Early maternal feeding practices: Associations with overweight later in childhood

Appetite. 2019 Jan 1;132:91-96. doi: 10.1016/j.appet.2018.10.008. Epub 2018 Oct 9.


Background: Current understanding of the impact of maternal feeding practices on weight outcomes in young children remains unclear given equivocal longitudinal study outcomes.

Objectives: To determine whether feeding practices used by mothers when their child was less than 2 years of age were related to overweight status at ages 3.5 and 5 years in a large cross-country sample; and investigate whether these associations were moderated by weight status in early life.

Design: Data from mother-child dyads participating in four childhood obesity prevention trials across Australia and New Zealand were pooled (n = 723). Each trial administered items from the Comprehensive Feeding Practices Questionnaire (CFPQ) to mothers when infants were approximately 20 months of age, measuring food as a reward, modelling, restriction for health, pressure to eat, and emotion regulation. Poisson regression was used to determine risk ratios (RR) for overweight (BMI z-score ≥85th percentile) at 3.5 and 5 years by CFPQ scores.

Results: Greater use of emotion regulation at 20 months of age predicted higher risk for overweight at 3.5 and 5 years (RR = 1.19 and 1.28, respectively), while restriction for health predicted lower risk for overweight at 5 years (RR = 0.88). Child's weight status at 20 months moderated the association between pressure to eat and overweight risk at 5 years, such that those who were not overweight at 20 months of age had reduced risk of overweight associated with the use of pressure to eat (RR = 0.68) but those who were overweight had an increased risk (RR = 1.09).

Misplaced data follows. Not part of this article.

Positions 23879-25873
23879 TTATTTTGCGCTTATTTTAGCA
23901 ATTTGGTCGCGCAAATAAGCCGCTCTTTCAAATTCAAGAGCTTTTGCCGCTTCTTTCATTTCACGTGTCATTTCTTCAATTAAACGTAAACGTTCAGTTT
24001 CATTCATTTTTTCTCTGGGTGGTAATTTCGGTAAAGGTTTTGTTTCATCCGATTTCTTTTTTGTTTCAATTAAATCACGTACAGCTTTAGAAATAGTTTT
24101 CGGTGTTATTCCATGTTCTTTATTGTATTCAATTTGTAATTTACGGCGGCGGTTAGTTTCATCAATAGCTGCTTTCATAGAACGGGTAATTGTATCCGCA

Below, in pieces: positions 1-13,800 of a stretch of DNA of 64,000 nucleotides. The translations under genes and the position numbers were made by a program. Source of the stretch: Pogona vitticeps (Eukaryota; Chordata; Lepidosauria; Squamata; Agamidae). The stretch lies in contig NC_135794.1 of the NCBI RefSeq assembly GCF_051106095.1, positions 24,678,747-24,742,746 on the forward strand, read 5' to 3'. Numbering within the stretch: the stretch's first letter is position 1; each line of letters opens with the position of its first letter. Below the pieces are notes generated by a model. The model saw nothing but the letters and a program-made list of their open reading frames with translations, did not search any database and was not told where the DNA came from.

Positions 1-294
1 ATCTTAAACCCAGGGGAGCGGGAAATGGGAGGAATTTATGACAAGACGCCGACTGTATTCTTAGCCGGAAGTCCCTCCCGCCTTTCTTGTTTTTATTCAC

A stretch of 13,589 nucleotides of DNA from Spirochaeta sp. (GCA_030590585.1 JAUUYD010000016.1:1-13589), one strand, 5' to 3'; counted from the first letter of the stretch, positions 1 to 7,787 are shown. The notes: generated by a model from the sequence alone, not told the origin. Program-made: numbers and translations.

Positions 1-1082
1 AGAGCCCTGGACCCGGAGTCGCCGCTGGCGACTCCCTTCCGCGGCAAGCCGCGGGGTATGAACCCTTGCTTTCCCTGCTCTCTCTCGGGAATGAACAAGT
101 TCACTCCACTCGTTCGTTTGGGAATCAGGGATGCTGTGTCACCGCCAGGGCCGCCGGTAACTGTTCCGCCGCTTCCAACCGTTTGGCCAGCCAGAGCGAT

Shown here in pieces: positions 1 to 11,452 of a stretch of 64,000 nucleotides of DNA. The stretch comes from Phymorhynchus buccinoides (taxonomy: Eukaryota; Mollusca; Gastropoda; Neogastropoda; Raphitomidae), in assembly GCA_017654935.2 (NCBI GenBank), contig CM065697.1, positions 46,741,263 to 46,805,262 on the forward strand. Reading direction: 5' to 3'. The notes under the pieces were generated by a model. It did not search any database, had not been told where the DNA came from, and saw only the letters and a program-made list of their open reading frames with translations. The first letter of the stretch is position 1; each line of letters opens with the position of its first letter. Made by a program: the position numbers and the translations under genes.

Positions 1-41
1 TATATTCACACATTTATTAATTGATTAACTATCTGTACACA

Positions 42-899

Conclusion: Early maternal feeding practices are related to a child's later risk of overweight.

Trial registration: ClinicalTrials.gov NCT00892983.

Keywords: Feeding practices; Overweight; Pressure to eat; Restriction.

Publication types

  • Research Support, Non-U.S. Gov't

MeSH terms

  • Adult
  • Australia
  • Child, Preschool
  • Emotions
  • Feeding Behavior*
  • Female
  • Humans
  • Infant
  • Male
  • Mothers
  • New Zealand
  • Parenting*
  • Pediatric Obesity / etiology*
  • Randomized Controlled Trials as Topic
  • Reward
  • Surveys and Questionnaires

Associated data

  • ANZCTR/ACTRN12617001551381
  • ANZCTR/ACTRN12611000386932
  • ANZCTR/ACTRN12608000056392
  • ClinicalTrials.gov/NCT00892983
  • ISRCTN/ISRCTN81847050